After weeks (and seemingly months) of rangling between the House and Senate President Obama signed the unemployment insurance extension today.
At the signing, the president made these remarks: "Today, I signed the unemployment insurance extension to restore desperately needed assistance to two and a half million Americans who lost their jobs in the recession. After a partisan minority used procedural tactics to block the authorization of this assistance three separate times over the past weeks, Americans who are fighting to find a good job and support their families will finally get the support they need to get back on their feet during these tough economic times.
Now it’s time for Congress to act on more proposals that support our economic recovery, including passing critical aid to our states and support to small businesses, continued Obama. Small businesses are the engine of job growth, and measures to cut their taxes and make lending available should not be held hostage to partisan tactics like those that unconscionably held up unemployment insurance."
Republicans blocked the unemployment aid three separate times over the past weeks, a partisan move that could have cost millions of Americans the essential aid needed for rent and to feed their families.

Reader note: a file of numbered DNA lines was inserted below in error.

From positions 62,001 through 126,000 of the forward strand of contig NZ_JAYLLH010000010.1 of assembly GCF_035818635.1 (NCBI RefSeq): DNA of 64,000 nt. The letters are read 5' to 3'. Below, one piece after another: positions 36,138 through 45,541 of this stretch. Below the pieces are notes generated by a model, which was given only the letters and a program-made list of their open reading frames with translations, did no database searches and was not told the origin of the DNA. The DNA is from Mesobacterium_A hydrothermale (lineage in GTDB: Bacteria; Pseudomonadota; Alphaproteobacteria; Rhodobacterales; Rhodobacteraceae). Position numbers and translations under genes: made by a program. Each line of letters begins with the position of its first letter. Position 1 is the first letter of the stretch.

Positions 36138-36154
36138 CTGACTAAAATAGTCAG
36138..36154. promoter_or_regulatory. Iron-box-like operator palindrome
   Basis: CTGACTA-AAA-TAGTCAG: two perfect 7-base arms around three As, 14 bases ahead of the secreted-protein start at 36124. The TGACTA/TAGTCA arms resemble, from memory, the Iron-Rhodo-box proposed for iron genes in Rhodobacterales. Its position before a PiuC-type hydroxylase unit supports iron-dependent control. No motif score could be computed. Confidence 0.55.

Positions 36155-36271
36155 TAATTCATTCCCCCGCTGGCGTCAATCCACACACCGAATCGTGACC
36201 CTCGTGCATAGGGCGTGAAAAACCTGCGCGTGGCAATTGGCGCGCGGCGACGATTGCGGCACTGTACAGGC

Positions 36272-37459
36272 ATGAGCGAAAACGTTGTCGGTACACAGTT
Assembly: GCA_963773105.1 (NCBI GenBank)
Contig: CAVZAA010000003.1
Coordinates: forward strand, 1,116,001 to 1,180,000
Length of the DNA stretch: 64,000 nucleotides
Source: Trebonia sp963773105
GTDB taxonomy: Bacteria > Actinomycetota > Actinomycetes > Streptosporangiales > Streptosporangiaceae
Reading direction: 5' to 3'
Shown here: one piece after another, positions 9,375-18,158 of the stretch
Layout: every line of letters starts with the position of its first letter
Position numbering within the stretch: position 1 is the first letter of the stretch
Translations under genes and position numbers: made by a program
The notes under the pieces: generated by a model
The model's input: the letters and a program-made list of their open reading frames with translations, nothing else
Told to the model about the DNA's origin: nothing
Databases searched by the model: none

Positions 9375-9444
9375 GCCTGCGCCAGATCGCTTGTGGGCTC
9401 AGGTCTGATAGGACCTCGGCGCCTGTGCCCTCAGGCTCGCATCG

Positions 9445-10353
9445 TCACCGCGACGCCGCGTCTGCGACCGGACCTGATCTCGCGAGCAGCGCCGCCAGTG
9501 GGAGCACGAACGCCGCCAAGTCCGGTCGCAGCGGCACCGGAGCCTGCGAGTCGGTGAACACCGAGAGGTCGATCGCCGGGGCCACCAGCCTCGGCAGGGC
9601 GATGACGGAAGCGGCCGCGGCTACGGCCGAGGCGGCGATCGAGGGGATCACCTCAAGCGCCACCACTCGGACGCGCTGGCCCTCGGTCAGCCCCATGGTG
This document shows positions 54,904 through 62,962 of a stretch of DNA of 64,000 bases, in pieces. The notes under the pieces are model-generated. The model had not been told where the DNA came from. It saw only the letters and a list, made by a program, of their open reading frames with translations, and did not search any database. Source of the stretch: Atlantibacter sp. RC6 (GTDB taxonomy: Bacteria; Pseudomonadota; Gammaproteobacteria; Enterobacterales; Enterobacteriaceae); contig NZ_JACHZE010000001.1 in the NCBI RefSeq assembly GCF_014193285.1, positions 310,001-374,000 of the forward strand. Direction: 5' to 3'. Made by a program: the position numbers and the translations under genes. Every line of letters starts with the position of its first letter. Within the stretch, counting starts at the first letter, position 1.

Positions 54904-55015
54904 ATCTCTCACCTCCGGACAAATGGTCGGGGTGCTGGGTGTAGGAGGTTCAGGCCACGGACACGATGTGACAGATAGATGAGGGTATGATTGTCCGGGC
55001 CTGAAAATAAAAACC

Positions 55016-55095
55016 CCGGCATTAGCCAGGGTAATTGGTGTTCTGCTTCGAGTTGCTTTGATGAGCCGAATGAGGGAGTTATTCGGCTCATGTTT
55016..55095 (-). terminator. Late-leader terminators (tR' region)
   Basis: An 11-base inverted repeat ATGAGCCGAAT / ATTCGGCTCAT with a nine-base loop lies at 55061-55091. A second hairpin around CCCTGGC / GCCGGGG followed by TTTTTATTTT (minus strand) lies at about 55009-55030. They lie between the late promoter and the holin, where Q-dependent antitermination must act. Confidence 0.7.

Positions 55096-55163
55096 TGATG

Republicans Susan Collins and Olympia Snowe both gave their support of the extension.
The bill will add 20 weeks of unemployment insurance, providing a much needed reprieve for the millions of out of work Americans.
Congress had debated on how the benefits would be paid.
In a White House briefing earlier in the week, Press Secretary Robert Gibbs likened the funding of the benefits extension to a family deciding how pay for college, or fixing a leaking roof.
"You make an investment in a college education not because you may have four years of tuition sitting in your savings account, but because you understand that it’s a better investment for the next day. Or if you came home and you had a leak in your roof, but you didn’t have the money to pay for it and the only thing you could do was borrow the money, would you argue at the kitchen table that we ought to just -- everybody ought to just get wet until we can scrape together the money to pay for it, or should we deal with the emergency as it exists so that everybody doesn’t get rained on?
I think that might be a good lesson for Washington, that we all don’t just get rained on as 8.5 million people are out of work."
H.R. 4213, the “Unemployment Compensation Extension Act of 2010,” will extend the initial eligibility for emergency unemployment compensation and 100% Federal funding for extended unemployment insurance benefits through November 30, 2010.
A much needed gesture in a moment when U.S. unemployment levels stand at 9.5%, or higher in some states.